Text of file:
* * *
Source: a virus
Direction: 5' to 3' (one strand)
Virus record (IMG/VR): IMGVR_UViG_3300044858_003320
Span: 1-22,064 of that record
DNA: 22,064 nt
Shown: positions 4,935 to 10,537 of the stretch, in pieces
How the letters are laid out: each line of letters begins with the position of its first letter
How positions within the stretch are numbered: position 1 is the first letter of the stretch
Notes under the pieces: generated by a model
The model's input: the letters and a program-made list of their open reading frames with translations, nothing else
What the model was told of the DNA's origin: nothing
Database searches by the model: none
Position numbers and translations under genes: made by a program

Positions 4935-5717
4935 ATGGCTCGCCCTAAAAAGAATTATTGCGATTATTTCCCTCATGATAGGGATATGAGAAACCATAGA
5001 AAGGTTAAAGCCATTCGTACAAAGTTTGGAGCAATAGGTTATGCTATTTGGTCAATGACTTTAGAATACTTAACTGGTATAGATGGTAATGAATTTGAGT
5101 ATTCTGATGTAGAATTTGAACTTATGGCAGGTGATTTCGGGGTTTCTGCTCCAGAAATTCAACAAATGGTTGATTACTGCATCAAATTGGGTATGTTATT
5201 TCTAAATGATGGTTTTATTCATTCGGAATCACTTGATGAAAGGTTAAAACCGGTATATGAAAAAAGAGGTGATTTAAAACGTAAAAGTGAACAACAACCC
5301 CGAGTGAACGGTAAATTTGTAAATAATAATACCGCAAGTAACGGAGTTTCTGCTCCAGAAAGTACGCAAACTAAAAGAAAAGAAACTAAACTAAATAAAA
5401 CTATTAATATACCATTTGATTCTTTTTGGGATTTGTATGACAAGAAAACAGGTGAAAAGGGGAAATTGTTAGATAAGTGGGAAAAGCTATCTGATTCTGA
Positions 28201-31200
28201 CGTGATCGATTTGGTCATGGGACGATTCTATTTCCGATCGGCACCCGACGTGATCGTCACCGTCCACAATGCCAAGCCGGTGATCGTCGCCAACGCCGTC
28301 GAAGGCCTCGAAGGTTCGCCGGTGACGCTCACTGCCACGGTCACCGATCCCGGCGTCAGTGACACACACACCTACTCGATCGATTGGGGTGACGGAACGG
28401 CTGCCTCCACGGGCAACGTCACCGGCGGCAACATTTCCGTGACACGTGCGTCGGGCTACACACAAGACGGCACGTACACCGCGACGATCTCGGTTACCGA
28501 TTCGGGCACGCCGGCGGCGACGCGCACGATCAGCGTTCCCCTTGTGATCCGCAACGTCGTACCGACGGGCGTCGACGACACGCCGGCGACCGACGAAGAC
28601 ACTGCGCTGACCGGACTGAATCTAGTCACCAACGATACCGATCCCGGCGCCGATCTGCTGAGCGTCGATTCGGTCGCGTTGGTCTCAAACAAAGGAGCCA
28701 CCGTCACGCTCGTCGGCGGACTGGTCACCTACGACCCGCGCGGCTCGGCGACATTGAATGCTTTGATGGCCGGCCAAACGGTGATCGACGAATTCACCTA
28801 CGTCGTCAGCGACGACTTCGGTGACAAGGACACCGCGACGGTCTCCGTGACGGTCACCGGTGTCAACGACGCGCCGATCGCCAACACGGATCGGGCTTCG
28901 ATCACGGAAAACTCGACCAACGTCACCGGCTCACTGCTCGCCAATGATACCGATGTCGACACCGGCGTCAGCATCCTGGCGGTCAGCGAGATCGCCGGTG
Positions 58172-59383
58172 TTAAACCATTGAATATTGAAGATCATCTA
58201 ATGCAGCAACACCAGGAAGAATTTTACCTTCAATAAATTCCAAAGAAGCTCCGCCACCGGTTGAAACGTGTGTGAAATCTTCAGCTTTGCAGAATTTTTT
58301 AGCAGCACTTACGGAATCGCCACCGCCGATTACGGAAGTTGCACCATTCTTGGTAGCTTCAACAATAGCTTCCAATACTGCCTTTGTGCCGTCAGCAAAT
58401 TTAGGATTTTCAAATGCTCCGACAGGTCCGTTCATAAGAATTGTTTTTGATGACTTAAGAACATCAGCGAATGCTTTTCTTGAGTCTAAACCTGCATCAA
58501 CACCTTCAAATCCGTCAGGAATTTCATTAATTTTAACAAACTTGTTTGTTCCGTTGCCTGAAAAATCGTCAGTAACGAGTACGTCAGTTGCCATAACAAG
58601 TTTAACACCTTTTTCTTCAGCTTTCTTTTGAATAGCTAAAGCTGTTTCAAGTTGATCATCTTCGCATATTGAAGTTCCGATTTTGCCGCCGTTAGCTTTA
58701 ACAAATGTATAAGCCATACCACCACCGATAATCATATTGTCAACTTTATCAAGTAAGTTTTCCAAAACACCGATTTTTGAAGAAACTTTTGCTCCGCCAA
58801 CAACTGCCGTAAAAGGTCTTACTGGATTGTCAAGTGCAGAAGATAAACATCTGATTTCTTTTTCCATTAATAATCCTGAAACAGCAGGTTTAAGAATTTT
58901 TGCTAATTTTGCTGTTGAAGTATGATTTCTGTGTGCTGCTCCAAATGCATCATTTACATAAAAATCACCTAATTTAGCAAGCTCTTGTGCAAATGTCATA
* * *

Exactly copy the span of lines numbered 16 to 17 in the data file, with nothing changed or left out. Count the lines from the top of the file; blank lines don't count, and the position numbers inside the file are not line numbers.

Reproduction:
5001 AAGGTTAAAGCCATTCGTACAAAGTTTGGAGCAATAGGTTATGCTATTTGGTCAATGACTTTAGAATACTTAACTGGTATAGATGGTAATGAATTTGAGT
5101 ATTCTGATGTAGAATTTGAACTTATGGCAGGTGATTTCGGGGTTTCTGCTCCAGAAATTCAACAAATGGTTGATTACTGCATCAAATTGGGTATGTTATT